It's not just the fact that half of the companies formed by the Panama law firm of Mossack and Fonseca were BVI corporations, and it's not just that Cayman Islands corporate service firms choose to form BVI companies, rather than those of their own jurisdiction, and it's not just that BVI government rebuffed the UK request for a public registry of beneficial owners. It is that, given the ability to totally and completely hide the true identity of the ultimate beneficial owner, you have no business accepting a BVI company for a bank client, because you can never be certain that he or she truly owns that company, now or in the future.
The global firestorm, generated by the Panama Papers, has reportedly caused increase distrust of any jurisdiction where corporate shares are not registered, and a record of all transfers available for examination. Inasmuch as the British Virgin Islands' popularity as an offshore incorporation destination, specifically for the reason that it allows bearer shares, it will not willingly reform its corporation laws.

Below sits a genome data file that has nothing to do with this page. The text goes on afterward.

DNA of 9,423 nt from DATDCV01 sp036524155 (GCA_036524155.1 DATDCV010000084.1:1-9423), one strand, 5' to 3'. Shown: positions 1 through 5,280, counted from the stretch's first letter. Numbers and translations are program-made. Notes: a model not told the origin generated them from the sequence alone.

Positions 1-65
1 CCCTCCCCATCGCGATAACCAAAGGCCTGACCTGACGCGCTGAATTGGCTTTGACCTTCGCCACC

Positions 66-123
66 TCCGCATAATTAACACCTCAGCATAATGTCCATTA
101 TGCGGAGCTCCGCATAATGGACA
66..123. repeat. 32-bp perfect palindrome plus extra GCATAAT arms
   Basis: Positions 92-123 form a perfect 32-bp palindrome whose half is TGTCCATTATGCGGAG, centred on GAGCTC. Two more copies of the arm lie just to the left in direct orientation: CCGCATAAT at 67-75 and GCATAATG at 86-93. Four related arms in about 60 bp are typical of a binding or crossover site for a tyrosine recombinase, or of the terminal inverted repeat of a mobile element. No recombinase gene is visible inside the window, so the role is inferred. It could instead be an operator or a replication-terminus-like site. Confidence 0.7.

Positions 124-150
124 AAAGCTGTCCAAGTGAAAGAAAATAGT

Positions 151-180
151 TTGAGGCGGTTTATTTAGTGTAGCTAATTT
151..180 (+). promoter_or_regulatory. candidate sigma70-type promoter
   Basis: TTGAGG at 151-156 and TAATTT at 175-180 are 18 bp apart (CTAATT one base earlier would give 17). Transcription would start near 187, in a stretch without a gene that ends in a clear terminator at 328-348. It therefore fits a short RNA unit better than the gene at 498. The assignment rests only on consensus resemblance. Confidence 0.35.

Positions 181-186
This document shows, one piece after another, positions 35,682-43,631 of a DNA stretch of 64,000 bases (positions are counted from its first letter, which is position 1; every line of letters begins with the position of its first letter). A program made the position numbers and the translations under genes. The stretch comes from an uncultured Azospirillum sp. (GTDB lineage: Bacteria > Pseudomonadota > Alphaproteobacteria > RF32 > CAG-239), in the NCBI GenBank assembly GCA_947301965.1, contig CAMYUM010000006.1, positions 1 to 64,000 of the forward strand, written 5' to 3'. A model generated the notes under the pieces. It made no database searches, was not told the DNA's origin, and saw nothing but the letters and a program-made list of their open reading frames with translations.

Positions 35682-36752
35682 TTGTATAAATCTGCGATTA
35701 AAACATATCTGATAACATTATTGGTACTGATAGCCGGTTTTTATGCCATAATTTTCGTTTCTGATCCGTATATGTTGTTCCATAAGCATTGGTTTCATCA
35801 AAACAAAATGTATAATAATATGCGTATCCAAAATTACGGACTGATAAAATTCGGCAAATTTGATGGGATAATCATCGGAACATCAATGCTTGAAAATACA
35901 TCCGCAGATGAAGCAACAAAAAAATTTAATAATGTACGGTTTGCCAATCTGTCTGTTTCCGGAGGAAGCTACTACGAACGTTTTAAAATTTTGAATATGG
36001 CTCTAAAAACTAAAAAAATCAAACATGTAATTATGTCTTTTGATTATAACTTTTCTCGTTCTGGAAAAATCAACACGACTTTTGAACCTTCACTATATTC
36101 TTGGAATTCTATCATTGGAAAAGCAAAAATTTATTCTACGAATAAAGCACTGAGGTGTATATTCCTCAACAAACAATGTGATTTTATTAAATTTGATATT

Compliance officers who do not consider BVI corporations are high risk, and allow their bank clients to open accounts, using them, may later find themselves accused of violating their own risk-based compliance program, even if they institute enhanced due diligence procedures. Do you really want to be the object of a finding of compliance malpractice ? A report like that will be a career ender.
Learn which jurisdictions still permit bearer share corporations, and make a conscious decision to reject them; otherwise, you must assume the risk of the consequences down the road, and that is not an effective compliance policy.
Contributed by Kenneth Rijock
Chronicles of Monte Friesner